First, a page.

The Exoneration Initiative Client Edward Garry Exonerated

The Exoneration Initiative Client Edward Garry Exonerated

Exoneration Initiative On Monday, after deliberating for less than half an hour, a Bronx jury vindicated Edward Garry’s twenty-three-year quest to clear his name, finding him not guilty of the 1995 murder of a retired police detective named Oswald Potter. In 2016, I wrote about Garry’s case for The New Yorker. Garry was twenty years old when he was charged with Potter’s murder. Next week, Garry will turn forty-three. He spent his twenties and all of his thirties in prison, and was only let out on bail last year after a judge ordered a new trial for him. One of Garry’s lawyers, Glenn Garber, told me that, when the jury foreman read the new verdict, one of the jurors was crying, and afterward “one of them ran up to him in the hallway and said, ‘I’m sorry this happened to you,’ and hugged him.” “It still feels like a dream,” Garry said, when I talked to him Monday night. “It didn’t register yet.” The Bronx district attorney’s office chose to retry Garry despite serious flaws in its case and the fact that the campaign to clear his name had come to include one of the cops who originally helped arrest him. When Darcel D. Clark, the Bronx D.A., took office, in 2016, she started a conviction-integrity unit to review questionable cases. The unit had examined Garry’s case and had not come to a public conclusion, but prosecutors still decided not to back down. (A spokeswoman for Clark said this week that the D.A.’s office does not comment on acquittals.) Read more....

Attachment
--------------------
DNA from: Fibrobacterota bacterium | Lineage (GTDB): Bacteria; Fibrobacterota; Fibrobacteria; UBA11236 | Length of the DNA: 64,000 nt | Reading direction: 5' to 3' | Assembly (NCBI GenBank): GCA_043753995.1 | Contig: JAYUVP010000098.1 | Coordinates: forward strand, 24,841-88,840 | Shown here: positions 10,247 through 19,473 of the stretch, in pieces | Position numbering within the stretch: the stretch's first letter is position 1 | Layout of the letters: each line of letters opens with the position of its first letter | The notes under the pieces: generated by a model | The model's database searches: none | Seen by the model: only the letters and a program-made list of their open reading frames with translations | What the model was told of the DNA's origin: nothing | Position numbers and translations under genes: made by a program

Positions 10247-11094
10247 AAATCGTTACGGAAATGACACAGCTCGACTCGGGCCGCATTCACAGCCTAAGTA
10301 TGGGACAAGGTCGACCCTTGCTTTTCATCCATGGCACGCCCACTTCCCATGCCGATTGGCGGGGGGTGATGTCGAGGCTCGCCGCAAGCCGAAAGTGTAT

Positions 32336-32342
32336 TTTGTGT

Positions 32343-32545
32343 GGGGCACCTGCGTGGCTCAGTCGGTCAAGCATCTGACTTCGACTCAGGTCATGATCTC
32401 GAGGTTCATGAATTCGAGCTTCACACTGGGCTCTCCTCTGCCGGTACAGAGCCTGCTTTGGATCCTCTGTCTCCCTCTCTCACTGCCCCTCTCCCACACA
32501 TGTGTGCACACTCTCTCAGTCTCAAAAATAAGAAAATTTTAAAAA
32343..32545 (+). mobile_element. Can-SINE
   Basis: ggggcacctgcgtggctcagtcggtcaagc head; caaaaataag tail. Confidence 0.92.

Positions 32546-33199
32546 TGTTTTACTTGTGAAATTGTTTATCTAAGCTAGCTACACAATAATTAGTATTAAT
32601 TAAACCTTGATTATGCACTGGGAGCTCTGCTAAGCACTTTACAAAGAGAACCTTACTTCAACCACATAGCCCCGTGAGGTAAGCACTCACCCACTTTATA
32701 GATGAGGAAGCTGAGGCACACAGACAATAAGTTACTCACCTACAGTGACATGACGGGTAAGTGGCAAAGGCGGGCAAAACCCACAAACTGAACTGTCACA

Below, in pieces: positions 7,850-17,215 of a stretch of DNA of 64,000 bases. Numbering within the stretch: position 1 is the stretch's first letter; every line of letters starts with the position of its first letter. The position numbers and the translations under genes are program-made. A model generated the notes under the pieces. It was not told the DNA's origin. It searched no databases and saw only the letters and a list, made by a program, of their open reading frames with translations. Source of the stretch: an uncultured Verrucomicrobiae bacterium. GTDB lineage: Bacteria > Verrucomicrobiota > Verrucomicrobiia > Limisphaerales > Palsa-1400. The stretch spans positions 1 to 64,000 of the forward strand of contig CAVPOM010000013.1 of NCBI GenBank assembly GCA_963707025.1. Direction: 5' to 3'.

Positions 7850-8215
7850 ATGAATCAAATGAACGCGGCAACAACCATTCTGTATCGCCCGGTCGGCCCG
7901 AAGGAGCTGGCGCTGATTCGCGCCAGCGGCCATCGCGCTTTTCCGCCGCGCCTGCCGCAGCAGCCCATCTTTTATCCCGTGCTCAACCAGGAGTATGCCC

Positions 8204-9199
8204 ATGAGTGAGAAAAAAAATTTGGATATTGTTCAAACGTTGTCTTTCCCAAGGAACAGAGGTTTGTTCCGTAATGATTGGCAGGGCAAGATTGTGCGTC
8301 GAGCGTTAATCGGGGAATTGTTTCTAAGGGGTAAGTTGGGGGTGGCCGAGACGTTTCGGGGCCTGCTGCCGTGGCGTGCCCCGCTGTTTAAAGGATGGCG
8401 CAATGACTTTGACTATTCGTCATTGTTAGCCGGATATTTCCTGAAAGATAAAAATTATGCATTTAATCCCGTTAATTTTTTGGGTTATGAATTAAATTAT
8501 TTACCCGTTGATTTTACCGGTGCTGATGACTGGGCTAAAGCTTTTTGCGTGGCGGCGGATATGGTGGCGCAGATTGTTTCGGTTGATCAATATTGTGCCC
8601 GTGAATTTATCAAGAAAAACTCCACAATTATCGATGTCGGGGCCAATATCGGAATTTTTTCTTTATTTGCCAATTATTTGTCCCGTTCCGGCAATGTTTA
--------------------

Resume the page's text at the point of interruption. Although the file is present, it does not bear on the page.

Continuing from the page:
Northern California IP Client Glenn Payne Exonerated

Northern California IP Client Glenn Payne Exonerated